Umbria Green Festival, a dialogue between science and literature in Aquaparta

Umbria Green Festival, a dialogue between science and literature in Aquaparta

Also this year, Umbria is opening its best spaces to host the seventh edition of the Umbria Green Festival, an art project that brings together energy and environmental experts, scientists, artists and philosophers to talk about sustainability and talk about the future. From August 24 to September 18, 12 municipalities, 150 guests and over 55 interventions and performances will be united by an ideal path in which science, philosophy, literature and art become a repository of voices, perspectives and insights to help imagine and design the world we live in.

After the introduction to the festival, which took place on July 9 at the Roman Theater of Carsolae, in Terni, starring writer Paolo Romez and his “Song for Europe”, the official opening of the festival took place on August 24. Last time in Montone (PG), Francesco Montanari (vocals) and Stefano Di Battista (saxophone) paid homage to Pier Paolo Pasolini, then moved to Spoleto, where actor Marco Paolini, at the Roman Theatre, presented his show “Sani! Theater in Brackets” (exclusive for Umbria ).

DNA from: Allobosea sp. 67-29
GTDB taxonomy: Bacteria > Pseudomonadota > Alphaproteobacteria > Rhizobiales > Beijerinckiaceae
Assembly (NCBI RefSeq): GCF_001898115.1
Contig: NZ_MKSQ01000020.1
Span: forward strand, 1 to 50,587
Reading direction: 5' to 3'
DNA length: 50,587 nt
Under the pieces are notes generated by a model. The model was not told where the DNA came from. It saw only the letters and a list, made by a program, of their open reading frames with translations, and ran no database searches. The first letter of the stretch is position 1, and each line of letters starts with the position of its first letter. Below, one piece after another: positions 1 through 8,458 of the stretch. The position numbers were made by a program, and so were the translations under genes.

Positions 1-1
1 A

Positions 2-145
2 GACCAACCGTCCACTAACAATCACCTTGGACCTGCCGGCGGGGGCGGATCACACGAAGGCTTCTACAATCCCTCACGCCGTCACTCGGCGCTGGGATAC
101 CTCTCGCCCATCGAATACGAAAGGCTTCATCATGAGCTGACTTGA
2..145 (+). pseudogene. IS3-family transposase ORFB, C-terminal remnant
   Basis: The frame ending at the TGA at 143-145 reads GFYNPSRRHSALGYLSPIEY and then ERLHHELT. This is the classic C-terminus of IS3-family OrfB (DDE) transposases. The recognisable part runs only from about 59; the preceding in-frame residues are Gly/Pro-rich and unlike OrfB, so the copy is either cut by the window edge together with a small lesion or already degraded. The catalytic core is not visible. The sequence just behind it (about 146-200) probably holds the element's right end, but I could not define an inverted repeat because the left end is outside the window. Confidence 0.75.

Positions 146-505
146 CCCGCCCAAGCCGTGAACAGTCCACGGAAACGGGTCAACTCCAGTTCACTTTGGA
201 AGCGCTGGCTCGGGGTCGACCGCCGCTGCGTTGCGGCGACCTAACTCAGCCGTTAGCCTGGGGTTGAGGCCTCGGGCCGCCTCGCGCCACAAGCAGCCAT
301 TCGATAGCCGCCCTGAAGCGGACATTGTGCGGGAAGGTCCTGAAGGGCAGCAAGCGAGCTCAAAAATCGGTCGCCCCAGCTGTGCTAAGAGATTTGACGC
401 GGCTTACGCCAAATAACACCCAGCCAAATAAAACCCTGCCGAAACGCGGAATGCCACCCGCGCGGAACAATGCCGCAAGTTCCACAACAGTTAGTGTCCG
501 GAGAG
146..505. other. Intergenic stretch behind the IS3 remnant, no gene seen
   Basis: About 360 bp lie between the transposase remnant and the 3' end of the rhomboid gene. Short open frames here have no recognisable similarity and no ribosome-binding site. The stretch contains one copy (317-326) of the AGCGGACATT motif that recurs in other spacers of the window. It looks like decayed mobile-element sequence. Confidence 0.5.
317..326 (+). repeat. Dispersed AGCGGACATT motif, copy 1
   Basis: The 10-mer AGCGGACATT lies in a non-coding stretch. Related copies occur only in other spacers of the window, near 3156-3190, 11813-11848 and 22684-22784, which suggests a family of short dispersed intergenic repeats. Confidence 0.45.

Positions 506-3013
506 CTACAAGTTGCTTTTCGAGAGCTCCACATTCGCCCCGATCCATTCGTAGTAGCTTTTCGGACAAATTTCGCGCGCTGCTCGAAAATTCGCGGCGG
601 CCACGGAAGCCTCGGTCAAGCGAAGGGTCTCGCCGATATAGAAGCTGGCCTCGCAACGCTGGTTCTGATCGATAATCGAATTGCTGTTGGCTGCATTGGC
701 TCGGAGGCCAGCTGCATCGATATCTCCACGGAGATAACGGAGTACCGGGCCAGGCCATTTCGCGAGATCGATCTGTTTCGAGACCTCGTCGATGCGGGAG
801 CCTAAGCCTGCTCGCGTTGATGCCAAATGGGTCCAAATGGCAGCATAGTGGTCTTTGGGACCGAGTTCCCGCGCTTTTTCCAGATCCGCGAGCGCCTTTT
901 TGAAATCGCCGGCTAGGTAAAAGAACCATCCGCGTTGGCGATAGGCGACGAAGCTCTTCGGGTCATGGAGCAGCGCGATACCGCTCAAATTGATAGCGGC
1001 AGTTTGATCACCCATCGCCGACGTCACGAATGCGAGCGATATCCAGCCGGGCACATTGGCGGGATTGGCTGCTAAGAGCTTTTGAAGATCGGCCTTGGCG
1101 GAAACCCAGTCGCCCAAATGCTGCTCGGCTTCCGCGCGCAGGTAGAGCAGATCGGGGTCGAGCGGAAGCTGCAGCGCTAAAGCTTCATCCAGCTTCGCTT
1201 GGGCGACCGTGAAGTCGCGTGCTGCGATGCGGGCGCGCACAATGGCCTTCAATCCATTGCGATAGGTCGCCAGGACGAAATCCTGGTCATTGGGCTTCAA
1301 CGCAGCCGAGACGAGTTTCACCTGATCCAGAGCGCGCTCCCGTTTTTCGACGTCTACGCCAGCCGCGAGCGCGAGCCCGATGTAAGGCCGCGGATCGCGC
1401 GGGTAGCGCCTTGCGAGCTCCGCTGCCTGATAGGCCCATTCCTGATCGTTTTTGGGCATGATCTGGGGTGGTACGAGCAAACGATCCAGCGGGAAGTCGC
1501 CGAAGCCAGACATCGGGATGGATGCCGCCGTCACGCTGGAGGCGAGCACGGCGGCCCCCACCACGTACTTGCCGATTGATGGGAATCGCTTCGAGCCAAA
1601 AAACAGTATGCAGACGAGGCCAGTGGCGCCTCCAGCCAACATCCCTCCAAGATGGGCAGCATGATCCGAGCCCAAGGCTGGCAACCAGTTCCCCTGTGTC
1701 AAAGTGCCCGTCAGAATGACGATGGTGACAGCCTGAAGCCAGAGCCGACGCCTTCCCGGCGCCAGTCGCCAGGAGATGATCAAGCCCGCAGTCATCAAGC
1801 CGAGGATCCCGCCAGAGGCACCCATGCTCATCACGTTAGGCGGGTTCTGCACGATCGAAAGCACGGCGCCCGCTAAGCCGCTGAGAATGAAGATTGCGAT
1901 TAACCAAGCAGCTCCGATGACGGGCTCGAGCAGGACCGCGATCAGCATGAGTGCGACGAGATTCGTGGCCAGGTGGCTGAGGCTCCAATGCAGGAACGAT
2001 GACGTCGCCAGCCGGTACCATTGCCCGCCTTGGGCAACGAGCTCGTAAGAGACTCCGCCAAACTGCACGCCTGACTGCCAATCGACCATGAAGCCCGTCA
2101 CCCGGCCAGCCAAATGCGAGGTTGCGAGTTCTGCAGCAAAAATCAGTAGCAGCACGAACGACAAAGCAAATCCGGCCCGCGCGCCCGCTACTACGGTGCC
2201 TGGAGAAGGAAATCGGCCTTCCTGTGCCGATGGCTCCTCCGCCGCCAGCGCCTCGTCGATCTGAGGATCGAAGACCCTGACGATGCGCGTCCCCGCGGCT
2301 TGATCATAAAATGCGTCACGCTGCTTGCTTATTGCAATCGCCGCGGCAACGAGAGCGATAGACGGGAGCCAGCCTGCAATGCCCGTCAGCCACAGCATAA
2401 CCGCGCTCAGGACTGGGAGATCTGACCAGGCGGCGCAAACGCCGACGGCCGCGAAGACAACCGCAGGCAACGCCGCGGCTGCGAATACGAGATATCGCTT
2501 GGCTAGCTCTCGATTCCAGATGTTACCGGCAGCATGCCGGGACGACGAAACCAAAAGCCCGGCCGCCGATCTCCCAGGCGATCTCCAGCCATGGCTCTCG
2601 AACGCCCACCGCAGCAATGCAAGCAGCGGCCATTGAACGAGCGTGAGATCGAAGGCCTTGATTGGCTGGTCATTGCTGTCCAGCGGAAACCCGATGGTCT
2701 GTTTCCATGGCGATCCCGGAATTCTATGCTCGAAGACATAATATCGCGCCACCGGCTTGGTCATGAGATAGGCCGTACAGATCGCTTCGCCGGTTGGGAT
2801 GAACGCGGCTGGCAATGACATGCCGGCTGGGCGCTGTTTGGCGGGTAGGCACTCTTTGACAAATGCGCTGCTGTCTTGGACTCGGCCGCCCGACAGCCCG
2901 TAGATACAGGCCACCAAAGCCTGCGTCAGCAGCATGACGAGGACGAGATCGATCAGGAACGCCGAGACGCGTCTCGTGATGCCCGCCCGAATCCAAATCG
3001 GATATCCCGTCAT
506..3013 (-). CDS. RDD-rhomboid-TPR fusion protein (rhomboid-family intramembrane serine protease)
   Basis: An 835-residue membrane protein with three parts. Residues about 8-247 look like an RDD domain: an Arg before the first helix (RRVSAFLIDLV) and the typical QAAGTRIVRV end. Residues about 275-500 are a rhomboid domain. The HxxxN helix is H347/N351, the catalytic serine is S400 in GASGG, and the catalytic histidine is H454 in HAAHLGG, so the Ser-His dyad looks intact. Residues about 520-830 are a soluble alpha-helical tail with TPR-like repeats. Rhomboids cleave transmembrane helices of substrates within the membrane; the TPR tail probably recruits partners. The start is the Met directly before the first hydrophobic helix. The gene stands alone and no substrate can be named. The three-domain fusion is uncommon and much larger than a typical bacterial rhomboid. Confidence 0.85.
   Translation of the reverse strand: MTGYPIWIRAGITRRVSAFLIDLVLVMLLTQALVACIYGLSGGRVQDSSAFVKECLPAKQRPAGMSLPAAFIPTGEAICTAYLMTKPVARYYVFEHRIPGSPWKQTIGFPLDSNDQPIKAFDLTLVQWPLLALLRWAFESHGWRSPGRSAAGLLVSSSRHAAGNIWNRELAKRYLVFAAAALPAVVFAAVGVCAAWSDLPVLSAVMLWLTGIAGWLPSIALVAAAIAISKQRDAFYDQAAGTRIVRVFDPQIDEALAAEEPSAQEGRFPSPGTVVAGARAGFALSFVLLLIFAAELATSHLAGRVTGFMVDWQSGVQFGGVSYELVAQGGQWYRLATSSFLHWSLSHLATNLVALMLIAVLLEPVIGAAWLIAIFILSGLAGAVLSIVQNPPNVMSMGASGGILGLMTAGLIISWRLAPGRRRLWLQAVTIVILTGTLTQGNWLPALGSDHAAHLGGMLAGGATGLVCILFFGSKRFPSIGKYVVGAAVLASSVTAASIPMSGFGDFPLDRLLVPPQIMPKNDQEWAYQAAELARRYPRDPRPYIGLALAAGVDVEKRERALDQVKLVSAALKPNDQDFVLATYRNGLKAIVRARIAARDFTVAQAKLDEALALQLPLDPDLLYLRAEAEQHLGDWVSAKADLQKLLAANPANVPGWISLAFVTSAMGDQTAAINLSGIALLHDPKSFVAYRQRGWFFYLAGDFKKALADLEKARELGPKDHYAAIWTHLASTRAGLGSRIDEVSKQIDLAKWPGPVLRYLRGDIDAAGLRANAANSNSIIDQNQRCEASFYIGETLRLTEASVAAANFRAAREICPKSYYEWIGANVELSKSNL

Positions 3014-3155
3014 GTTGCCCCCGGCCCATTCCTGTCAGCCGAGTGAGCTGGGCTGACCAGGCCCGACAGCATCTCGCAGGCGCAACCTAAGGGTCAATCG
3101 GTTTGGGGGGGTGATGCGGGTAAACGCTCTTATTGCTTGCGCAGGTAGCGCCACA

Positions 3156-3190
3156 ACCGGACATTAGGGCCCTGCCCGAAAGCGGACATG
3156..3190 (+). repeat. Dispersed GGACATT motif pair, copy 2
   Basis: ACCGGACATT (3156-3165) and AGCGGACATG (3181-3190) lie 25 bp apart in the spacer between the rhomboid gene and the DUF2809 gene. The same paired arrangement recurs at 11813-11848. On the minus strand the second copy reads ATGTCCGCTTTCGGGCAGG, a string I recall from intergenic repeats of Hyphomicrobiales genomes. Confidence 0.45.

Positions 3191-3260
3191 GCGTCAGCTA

Paolini himself, along with Icelandic writer Andre Magnason, the protagonist, were on Friday 26 August at the splendid location of Palazzo Cesi in Acquasparta, for an interesting dialogue, “Time and Water,” a title referring to the homonym for Magnason himself, released In Italy in 2020 (Iperborea). The book, intertwined family stories, talks, interviews, and poetry, provides a literary and evocative account of the disturbing scientific data on climate change and melting glaciers, immersing them in a shared cultural heritage, to monetize them with meaning. To enrich the topics covered, Magnason also presented two documentaries “APAUSALYPSE” and “DREAMLAND” (national exclusive) for the occasion.

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Moderated by Malcolm Angelucci, Professor of Italian Literature at the University of Melbourne, the Icelandic writer, actor and Italian director saw, in the presence of a large and engaged audience, the connection between the possibility of human survival on Earth and the landscape that surrounds it, in grave and permanent change. The central point of thought was, in particular, the role that art could play in the transmission of scientific subjects which, despite their evidence and danger, struggle to penetrate the collective conscience: the task of the artists, this was the center of the debate, was to dramatize scientific concepts Dribbling by humanizing it. Indeed, if the “human scale” is missing, then relapse into the specific individual life of each of us, and the understanding of complex phenomena (those related to climate change and its consequences) remains smoked and unattractive, with behavioral consequences today we serve our human skin on A changing planet (drought, extreme and catastrophic weather events, damage to agriculture and the economy, etc.).